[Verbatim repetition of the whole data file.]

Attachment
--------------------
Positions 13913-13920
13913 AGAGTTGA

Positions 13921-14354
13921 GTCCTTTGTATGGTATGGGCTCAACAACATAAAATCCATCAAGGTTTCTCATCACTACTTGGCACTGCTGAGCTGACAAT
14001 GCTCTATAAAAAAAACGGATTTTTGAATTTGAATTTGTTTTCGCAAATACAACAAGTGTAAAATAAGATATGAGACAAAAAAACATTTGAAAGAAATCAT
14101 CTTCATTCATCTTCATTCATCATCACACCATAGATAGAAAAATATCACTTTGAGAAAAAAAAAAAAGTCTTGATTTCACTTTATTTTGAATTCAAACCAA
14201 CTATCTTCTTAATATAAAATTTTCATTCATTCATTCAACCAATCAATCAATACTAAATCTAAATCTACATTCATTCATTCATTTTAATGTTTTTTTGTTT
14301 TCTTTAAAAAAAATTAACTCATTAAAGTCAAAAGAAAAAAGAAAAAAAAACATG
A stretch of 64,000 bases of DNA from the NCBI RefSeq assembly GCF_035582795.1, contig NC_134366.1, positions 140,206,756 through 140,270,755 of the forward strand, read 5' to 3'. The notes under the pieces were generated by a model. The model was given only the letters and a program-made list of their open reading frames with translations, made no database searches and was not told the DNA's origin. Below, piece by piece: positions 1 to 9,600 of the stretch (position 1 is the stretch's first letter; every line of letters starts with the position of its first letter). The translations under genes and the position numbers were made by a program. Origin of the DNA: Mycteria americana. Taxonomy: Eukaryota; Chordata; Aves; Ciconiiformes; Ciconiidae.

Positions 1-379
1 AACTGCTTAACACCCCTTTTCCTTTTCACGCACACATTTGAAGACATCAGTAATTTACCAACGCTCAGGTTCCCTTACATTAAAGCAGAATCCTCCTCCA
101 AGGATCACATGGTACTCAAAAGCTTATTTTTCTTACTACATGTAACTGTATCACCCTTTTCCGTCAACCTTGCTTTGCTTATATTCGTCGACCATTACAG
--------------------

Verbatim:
Positions 13913-13920
13913 AGAGTTGA

Positions 13921-14354
13921 GTCCTTTGTATGGTATGGGCTCAACAACATAAAATCCATCAAGGTTTCTCATCACTACTTGGCACTGCTGAGCTGACAAT
14001 GCTCTATAAAAAAAACGGATTTTTGAATTTGAATTTGTTTTCGCAAATACAACAAGTGTAAAATAAGATATGAGACAAAAAAACATTTGAAAGAAATCAT
14101 CTTCATTCATCTTCATTCATCATCACACCATAGATAGAAAAATATCACTTTGAGAAAAAAAAAAAAGTCTTGATTTCACTTTATTTTGAATTCAAACCAA
14201 CTATCTTCTTAATATAAAATTTTCATTCATTCATTCAACCAATCAATCAATACTAAATCTAAATCTACATTCATTCATTCATTTTAATGTTTTTTTGTTT
14301 TCTTTAAAAAAAATTAACTCATTAAAGTCAAAAGAAAAAAGAAAAAAAAACATG
A stretch of 64,000 bases of DNA from the NCBI RefSeq assembly GCF_035582795.1, contig NC_134366.1, positions 140,206,756 through 140,270,755 of the forward strand, read 5' to 3'. The notes under the pieces were generated by a model. The model was given only the letters and a program-made list of their open reading frames with translations, made no database searches and was not told the DNA's origin. Below, piece by piece: positions 1 to 9,600 of the stretch (position 1 is the stretch's first letter; every line of letters starts with the position of its first letter). The translations under genes and the position numbers were made by a program. Origin of the DNA: Mycteria americana. Taxonomy: Eukaryota; Chordata; Aves; Ciconiiformes; Ciconiidae.

Positions 1-379
1 AACTGCTTAACACCCCTTTTCCTTTTCACGCACACATTTGAAGACATCAGTAATTTACCAACGCTCAGGTTCCCTTACATTAAAGCAGAATCCTCCTCCA
101 AGGATCACATGGTACTCAAAAGCTTATTTTTCTTACTACATGTAACTGTATCACCCTTTTCCGTCAACCTTGCTTTGCTTATATTCGTCGACCATTACAG